Ricou Browning Dies: ‘Creature From The Black Lagoon’s Gill-man Was 93

Ricou Browning, the underwater stuntman who portrayed the Gill-man in the 1954 horror classic Creature trom the Black Lagoon and its sequels and went on to co-produce the dolphin tale Flipper for both the big screen and television, died quietly Sunday of natural causes at his home in Southwest Ranches, FL. He was 93.

His son Ricou Browning Jr, who works as a marine coordinator for film and TV productions, confirmed his father’s death to Deadline.

Considered to be the last surviving original actor to portray any of the Universal Classic Monsters, Florida native Browning studied physical education at Florida State University before landing a job in the 1940s at Wakulla Springs, a scenic park that had been used since the 1930s for underwater locations on various Tarzan movies.

Working at Wakulla Springs, Browning began performing in the underwater shows and newsreels conceived by fellow swimmer and promoter Newt Perry. In 1953 Browning was tasked with assisting a film crew scouting locations for an upcoming Universal horror film. Soon he’d be asked to don the humanoid fish costume that would become an iconic image in Hollywood horror: the Gill-man of director Jack Arnold’s Creature from the Black Lagoon (1954).

Although actor Ben Chapman wore a Creature costume for the land scenes, it was Browning’s gracefully creepy aquatic performance that lent the film its most compellingly hypnotic scenes. Particularly memorable is a sequence in which Browning’s Gill-man swims just below the film’s heroine played by Julia Adams.

Browning would go on to reprise the underwater role in the sequels Revenge of the Creature (1955) and The Creature Walks Among Us (1956).

By the early 1960s Browning would branch out into other water-related aspects of the film and TV industries. In 1963, he ad writer Jack Cowden co-created a story about a highly intelligent bottlenose dolphin. The 1963 film Flipper — written by Arthur Weiss, produced by Ivan Tors and directed by James B. Clark — would do for dolphins what the earlier Lassie had done for collies.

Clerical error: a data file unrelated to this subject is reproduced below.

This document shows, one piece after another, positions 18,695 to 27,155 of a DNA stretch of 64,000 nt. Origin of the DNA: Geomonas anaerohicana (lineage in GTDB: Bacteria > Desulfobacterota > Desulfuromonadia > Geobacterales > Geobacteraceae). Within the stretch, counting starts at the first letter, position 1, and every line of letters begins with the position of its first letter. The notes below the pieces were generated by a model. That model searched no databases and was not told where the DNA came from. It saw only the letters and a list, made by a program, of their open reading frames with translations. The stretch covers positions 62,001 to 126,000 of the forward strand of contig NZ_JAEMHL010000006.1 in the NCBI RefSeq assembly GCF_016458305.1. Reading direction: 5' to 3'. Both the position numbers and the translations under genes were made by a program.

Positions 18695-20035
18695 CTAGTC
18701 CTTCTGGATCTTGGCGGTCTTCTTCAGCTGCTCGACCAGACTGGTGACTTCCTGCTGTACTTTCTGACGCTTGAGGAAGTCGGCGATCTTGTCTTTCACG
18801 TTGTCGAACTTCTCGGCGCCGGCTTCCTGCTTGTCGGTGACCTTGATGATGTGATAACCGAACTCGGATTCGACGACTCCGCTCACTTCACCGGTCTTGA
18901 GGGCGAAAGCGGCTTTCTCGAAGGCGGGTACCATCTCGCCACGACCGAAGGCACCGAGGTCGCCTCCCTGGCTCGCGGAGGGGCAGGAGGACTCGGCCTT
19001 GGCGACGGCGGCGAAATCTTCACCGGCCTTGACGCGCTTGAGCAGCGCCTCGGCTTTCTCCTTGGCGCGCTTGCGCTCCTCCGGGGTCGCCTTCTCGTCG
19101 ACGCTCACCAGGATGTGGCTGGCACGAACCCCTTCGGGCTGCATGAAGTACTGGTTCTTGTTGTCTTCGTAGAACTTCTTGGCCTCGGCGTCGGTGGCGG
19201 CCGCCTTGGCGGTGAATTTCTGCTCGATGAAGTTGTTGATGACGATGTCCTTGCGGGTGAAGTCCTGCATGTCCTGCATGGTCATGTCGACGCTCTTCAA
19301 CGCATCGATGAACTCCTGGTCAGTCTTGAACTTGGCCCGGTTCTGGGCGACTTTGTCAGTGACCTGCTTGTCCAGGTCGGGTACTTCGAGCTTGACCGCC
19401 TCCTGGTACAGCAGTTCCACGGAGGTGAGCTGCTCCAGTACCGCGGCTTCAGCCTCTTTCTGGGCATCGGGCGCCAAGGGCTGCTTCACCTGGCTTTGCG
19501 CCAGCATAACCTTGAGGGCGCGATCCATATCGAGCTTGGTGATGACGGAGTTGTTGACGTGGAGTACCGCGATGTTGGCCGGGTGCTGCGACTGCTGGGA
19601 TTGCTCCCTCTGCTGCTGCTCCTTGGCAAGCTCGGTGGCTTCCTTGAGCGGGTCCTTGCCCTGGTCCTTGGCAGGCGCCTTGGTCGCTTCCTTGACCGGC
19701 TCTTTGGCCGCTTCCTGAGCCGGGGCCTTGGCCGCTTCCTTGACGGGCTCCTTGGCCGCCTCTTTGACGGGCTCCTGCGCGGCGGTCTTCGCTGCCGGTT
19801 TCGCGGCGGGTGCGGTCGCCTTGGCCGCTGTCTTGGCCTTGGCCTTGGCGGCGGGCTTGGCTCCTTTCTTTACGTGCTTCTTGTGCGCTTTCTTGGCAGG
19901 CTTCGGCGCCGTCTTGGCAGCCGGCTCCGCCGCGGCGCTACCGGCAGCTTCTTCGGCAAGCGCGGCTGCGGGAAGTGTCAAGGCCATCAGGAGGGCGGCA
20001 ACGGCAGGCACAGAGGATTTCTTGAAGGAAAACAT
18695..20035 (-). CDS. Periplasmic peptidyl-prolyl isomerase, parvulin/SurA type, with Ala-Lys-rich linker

A TV series adapted from the film would run on NBC from 1964-67. Browning directed more than 30 episodes of the series, which starred Chuck Connors as a warden of a fictional state park in Florida. Child actor Tommy Norden portrayed the warden’s son Bud, who befriended the title mammal. Around the same time, Browning directed episodes of CBS’ Gentle Ben, adding a bear to the TV menagerie.

His other credits include directing underwater sequences of the 1969 Tony Randall-Janet Leigh comedy Hello Down There, and four years later he directed the family film Salty, about a friendly sea lion and his human companions.

Browning worked steadily over the next several decades as second unit director, stunt coordinator or underwater sequence director on such films as Thunderball (1965), Around the World Under the Sea (1966), Island of the Lost (1967) and Never Say Never Again (1983).

In 1980, Browning was a second unit director on Harold Ramis’ Caddyshack, lending his underwater skills to one of the comedy’s most notorious segments: a swimming pool scene that parodied the opening moments of Jaws, but with the shark replaced by a terrifying chocolate candy bar.

Along with his son, who followed his father into acting and stunt work, Browning is survived by his daughters Renee, Kelly and Kim and other extended family.


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